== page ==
Some time ago I wrote a post on professional practice management suggesting a few tips for surviving the difficult economy as a micro-enterprise. In the mean time I have been writing blogs about the value of preventive maintenance and how to squeeze the last dollar from existing operations. It occurred to me that all entrepreneurs whether you are a start up or existing professional practice can benefit by using the same principles.
Energy costs account for 30% – 50% of all building maintenance expenses. The primary energy drain is from Heating, Ventilation and Air Conditioning (HVAC), followed closely by lighting. If you have your own professional practice such a medical professional, Attorney, CPA etc. and either own or rent a building there is a very good chance you are missing an opportunity to improve your bottom line. Poorly maintained equipment requires more energy to operate and does not last as long. Some suggestions for saving energy as well as lowering your carbon footprint include:
- Have all HVAC equipment serviced quarterly. Service should include changing filters, vacuuming coils, corrosion checks. HVAC units depend on heat exchange to operate. Any thing that inhibits this exchange will cause the unit to draw more energy to operate. The cost is minimal compared to replacing the actual unit and proper preventive maintenance will also extend the units lifespan.
- Check building or office interior for air flow problems. These include missing weather stripping on door or windows, missing insulation in the walls or ceiling, doors that do not close properly. It is not difficult to do and once again the costs of fixing problems is minimal compared to the cash flowing out the door because the A/C is running all day and night. Ask you local infrared camera business to perform a building inspection, I promise you the results will surprise you.
- Check all personal computers as well as office machines for dust buildup around the fans at the back of the machines. Not only will this cause the machines to wear faster and produce more heat but it will also attract moisture which causes corrosion which can result in lost data or quirky operations.
- Switch to energy efficient lights and install motion sensors that turn off the lights when that part of the office is not being used.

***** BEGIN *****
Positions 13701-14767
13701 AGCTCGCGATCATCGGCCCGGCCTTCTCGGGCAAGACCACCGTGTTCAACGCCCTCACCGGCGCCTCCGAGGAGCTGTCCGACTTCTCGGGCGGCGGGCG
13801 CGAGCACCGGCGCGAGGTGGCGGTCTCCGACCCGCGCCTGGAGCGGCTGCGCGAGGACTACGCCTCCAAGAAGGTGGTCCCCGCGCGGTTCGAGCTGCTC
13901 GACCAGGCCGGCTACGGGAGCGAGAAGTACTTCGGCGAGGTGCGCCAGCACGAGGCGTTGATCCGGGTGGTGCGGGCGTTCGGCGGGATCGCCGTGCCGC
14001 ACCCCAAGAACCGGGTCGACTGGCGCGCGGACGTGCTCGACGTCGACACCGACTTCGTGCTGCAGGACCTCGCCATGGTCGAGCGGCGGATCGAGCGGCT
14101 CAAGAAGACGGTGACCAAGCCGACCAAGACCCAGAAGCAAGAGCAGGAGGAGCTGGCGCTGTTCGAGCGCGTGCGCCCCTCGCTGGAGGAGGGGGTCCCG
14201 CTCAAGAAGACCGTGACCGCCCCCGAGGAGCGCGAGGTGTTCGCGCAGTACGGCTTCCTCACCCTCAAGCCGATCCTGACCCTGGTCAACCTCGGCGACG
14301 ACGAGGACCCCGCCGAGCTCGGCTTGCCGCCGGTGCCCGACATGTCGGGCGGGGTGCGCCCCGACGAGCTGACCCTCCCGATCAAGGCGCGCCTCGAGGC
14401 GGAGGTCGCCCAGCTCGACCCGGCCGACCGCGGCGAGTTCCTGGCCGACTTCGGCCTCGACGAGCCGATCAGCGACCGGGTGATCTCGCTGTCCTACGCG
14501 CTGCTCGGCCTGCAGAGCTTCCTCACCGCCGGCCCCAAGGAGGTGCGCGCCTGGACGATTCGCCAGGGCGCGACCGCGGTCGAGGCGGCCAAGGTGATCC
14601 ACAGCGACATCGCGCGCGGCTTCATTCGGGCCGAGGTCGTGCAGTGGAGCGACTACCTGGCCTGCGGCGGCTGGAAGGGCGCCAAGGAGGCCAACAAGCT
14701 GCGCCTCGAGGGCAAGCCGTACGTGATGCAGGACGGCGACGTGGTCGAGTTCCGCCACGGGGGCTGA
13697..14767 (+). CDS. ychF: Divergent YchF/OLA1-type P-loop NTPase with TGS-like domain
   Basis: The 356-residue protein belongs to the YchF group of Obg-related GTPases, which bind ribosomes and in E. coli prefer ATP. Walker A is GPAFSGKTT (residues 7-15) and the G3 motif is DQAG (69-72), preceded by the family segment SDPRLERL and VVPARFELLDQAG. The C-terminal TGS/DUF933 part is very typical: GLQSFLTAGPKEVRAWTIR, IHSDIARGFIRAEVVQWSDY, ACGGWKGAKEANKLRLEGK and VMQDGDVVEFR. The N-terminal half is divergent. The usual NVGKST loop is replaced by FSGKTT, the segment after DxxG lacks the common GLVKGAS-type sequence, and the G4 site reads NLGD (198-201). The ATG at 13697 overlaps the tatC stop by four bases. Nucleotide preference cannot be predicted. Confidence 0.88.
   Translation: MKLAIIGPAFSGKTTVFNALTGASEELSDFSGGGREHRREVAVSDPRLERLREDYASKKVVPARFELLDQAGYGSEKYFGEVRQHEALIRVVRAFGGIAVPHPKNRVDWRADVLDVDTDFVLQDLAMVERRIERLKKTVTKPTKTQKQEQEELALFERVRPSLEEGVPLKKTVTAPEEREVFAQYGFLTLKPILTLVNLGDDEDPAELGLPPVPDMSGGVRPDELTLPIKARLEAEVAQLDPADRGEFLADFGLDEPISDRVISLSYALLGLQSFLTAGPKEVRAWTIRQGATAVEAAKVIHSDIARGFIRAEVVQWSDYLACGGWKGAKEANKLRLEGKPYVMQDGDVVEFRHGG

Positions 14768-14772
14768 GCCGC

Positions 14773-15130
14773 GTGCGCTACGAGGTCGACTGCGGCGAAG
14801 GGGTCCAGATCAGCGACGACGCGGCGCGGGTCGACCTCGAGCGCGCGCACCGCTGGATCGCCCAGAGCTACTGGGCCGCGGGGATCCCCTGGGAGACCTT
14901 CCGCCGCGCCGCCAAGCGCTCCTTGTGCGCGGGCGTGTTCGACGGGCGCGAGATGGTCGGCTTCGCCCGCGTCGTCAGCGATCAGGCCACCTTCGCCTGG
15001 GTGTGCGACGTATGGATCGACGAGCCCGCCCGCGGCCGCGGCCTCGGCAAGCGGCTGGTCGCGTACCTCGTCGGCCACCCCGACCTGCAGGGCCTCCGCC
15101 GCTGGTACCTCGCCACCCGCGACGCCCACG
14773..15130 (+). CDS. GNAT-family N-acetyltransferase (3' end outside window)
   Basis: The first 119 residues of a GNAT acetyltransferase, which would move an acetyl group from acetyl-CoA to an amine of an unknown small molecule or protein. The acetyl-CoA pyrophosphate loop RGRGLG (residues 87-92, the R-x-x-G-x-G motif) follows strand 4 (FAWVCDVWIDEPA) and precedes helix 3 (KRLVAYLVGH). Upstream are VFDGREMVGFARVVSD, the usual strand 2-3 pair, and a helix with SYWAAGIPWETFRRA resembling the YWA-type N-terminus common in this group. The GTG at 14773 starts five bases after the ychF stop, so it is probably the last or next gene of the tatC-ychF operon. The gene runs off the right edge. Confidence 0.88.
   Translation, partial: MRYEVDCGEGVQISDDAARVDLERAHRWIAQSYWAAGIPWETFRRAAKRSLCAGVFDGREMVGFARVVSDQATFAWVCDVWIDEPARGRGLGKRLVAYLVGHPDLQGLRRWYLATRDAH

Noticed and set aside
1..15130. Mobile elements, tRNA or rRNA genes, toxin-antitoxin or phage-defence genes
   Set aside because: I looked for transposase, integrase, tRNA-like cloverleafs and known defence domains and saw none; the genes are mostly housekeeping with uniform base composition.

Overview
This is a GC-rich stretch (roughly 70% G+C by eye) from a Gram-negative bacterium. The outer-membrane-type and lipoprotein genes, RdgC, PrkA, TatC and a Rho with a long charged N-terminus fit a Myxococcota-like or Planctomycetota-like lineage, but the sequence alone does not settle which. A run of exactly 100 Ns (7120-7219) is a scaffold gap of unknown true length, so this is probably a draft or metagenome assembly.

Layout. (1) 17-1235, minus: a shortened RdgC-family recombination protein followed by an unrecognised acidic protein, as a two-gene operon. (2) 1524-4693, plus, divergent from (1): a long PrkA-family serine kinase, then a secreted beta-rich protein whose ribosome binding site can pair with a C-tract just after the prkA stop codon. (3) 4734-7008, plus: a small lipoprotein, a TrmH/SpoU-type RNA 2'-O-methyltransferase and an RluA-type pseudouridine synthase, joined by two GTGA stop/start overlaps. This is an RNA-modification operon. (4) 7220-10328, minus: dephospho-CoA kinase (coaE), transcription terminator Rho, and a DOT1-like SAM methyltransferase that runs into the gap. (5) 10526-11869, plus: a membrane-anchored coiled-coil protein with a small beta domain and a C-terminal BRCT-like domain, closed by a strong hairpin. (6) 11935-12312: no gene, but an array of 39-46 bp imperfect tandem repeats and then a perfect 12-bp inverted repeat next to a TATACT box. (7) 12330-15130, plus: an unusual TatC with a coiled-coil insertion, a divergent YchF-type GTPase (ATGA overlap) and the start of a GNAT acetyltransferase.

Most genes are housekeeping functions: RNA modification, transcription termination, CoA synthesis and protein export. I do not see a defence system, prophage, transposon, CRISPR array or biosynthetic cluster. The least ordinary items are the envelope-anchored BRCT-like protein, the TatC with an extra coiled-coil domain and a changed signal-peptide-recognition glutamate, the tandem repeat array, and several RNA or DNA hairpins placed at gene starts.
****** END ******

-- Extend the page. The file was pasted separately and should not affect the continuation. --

- Power down all medical equipment when use is not planned and turn off office equipment such as copiers, faxes (how many faxes do you receive at 3 in the morning)when you leave the office at night. All those little LED displays you see in the office draw power.
- Consider a 4 day work week (10 hours per day) if State law allows for this. Latest surveys indicate this is good for your customers as well as your staff
Many professional practices are considered micro-enterprises because they have less that 5 employees. The economic situation virtually demands that all capital expenditures be delayed as long as possible or not at all. Taking care of office equipment or other assets will lengthen the useful lifecycle of most assets as well as prevent cash flow depletion. This include everything from PCs to plumbing to roofs. The concept of preventive maintenance is to check for problems before they become major repairs or require replacement. In a small practice it should be easy to get everyone on board and to help because the money you save may be saving their job.
This may be a new concept for some professionals, but customers have a choice of who they purchase services from. A well maintained office looks and feels professional it may also be used as a marketing tool for the increasing number of consumers looking for green businesses. More on how to make your professional practice go green will be posted in the coming weeks.
Share with us your successes in lowering energy costs.
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